1) Rejection of evolution does not equal creationism. It's true that creationists generally advocate a rejection (or unscientific criticism) of evolution. But the reason they do that is because they have been legally barred from directly praching creationism in the schools. It's not logical to say that because creationists have chosen the secular alternative closest to their actual position, that alternative has now become 'religious'. That's like saying that if I start drinking O'Doul's because I'm not allowed to drink beer, then O'Doul's becomes beer.

    2) If only this case were at issue, I'd be inclined to agree with this reasoning. But the real issue, IMHO, is one of general principle. Can judges declare something illegal just because they determine--a fundamentally subjective decision--that purely secular phrases carry a religious (or anti-religious) subtext? Considering some of the judges we have in this country, that's a scary road I don't want to go down. And so, as much as I would love to see the principle applied in this case, if I don't want to see it as a general rule, then I shouldn't apply it in this case, either.

    I suspect that where we really diverge is that I firmly believe that Cobb County has the legal right to teach its children bad science. If you don't agree with me on that, then you're unlikely to find any Establishment Clause arguments persuasive.

    AlanF: Most of your posts have been aiming to prove that a) this sticker is a bad thing, b) its inclusion is basically a concession to the creationists, and c) it should therefore be illegal. I agree with you on the first two points. I disagree with you on the second, but it's far too subjective a question to allow for the kind of detailed debate you favor. I'll just point out that we live in a democracy, and so school curricula are determined by public vote, not by scientific consensus.

    A more objective question, which I would be happy to debate, is whether the sticker is a violation of the Establishment Clause either by sound constitutional interpretation or current case law. But since you wrote that:

    Well, dealing with "Establishment Clause jurisprudence" is a rather subjective enterprise. And that's what the courts are there for -- to sort it out.
    I know nothing of such court cases
    It doesn't seem that you're particularly up for a legal argument, so I'll desist unless you wish to engage.
  • upside/down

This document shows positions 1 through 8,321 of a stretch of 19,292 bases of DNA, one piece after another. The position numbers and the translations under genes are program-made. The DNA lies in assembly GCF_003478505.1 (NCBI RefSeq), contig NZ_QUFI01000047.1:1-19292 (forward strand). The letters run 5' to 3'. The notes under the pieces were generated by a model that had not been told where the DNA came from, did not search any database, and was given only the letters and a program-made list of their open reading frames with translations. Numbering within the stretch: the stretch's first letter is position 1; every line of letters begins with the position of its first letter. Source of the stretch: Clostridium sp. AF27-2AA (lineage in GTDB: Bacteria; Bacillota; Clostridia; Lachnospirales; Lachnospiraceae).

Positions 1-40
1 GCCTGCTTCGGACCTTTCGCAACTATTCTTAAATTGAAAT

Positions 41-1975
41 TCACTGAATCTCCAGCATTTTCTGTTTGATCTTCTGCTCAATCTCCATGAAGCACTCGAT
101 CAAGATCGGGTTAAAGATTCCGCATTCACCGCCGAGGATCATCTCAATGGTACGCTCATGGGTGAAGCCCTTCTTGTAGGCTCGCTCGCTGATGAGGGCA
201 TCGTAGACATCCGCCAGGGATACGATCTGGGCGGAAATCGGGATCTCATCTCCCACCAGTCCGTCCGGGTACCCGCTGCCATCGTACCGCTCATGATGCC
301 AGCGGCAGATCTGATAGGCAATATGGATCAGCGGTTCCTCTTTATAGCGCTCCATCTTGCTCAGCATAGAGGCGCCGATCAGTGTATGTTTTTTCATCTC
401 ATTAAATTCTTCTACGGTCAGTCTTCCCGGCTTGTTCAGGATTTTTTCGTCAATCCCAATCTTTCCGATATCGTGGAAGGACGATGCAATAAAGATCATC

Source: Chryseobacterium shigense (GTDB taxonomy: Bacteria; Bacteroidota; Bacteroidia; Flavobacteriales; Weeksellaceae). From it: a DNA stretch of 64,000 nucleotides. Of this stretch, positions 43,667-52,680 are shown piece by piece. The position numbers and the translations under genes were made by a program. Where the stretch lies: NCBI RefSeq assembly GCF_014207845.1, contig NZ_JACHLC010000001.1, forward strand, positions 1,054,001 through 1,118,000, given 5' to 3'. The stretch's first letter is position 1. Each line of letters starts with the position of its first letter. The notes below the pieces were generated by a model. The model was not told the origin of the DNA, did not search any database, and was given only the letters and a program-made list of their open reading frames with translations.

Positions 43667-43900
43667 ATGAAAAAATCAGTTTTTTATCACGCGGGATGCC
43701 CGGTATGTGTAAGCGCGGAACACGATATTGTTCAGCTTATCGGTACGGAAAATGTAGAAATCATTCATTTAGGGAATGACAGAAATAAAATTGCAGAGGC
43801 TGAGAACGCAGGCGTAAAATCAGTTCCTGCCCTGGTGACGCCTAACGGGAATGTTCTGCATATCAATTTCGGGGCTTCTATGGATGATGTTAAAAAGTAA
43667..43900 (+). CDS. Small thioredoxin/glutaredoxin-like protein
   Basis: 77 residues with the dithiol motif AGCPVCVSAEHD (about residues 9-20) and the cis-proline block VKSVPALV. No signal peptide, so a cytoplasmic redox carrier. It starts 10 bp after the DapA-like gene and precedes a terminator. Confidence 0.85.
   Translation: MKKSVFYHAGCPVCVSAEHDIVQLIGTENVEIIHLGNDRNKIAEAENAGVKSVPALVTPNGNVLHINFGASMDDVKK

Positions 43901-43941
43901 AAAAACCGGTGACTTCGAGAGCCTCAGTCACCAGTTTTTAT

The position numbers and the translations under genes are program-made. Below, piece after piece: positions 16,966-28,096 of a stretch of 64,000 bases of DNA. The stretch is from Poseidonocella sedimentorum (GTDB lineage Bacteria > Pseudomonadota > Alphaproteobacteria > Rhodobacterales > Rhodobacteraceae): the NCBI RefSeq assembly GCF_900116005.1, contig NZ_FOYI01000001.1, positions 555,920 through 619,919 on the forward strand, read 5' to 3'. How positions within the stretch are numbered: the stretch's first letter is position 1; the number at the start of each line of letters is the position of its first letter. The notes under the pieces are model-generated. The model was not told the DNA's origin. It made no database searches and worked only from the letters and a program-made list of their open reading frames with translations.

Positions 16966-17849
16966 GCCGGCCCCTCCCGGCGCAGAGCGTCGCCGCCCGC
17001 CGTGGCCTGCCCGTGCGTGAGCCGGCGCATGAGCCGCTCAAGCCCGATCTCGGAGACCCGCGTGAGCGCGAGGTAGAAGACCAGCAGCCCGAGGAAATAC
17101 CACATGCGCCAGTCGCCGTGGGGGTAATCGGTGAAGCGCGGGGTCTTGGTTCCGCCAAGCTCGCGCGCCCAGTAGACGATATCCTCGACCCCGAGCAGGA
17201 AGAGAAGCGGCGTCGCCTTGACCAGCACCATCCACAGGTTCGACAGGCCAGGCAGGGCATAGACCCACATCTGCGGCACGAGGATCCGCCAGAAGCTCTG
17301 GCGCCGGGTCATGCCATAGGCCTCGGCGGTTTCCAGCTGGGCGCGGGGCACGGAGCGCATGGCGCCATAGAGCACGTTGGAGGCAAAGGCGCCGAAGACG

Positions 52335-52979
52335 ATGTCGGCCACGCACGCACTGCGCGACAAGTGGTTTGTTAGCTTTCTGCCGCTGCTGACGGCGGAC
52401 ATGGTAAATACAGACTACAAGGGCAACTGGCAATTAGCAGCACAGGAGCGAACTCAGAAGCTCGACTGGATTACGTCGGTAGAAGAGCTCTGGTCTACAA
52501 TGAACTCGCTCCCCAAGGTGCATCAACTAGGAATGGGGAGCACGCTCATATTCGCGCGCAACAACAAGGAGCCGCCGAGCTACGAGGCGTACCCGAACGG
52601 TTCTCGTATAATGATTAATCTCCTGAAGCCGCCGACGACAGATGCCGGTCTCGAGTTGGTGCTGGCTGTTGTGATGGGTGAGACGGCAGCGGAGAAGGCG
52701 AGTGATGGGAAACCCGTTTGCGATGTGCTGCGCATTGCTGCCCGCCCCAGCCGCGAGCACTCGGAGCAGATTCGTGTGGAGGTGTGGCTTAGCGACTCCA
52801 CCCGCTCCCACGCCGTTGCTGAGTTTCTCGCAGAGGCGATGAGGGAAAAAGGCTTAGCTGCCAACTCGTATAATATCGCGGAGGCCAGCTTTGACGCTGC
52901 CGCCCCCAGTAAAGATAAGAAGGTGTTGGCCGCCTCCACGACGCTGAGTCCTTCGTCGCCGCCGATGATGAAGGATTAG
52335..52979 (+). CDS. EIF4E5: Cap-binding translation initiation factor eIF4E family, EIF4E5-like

Euphamism- excellent reasoning, I concur.

    u/d Bow To Each Other

  • justhuman

    Very good post AlanF

    The problem among those who support creation it is that they consider the account of Genesis a fact, without examining the science facts.

    For instance in Genesis it says that God created the big creatures of the sea and after the animals on land. In fact this statement does not condradict with Evolution because life started from the sea and then it evoloved at land.

    Genesis account has many questions that cannot be answered. First if Adam was supposed to be perfect and was able to read and write why do we have a graduate evolution in human history. It is a fact that we have different ages that lasted thousands of years. Also we have Humanoids that lived in the past and some of them are Australopythicus, Neantertal, Homo Erectus. Home Sapiens managed to survive and Evolved from the stoneage to neolithic age, iron age, copper age. Language was also evolved accordingly to the location. Sumerians, Egyptians, Phonecians, Greeks, Chineese have developted their verbal and written language long before the Genesis account that was written in Simetic language.

    In Genesis says that Adam was created "good" and the Greek Old testament says "lian kalos" translated - fair good. So there is much difference from being created"good" and being "perfect". Adam who lived in Mesopotamia was created in the spiritual form of God when God gave to Adam the Soul.Genesis and the old Testament it is dealing with the descendants of Adam - Noah,Enoch,Abraham. Bible it is not a scientific Book, it is a Guidebook for the salvation of the Soul.

    So there is nothing wrong if have been evolved and during in this proccess that lasted hundreds of thousands of years God helped us!!!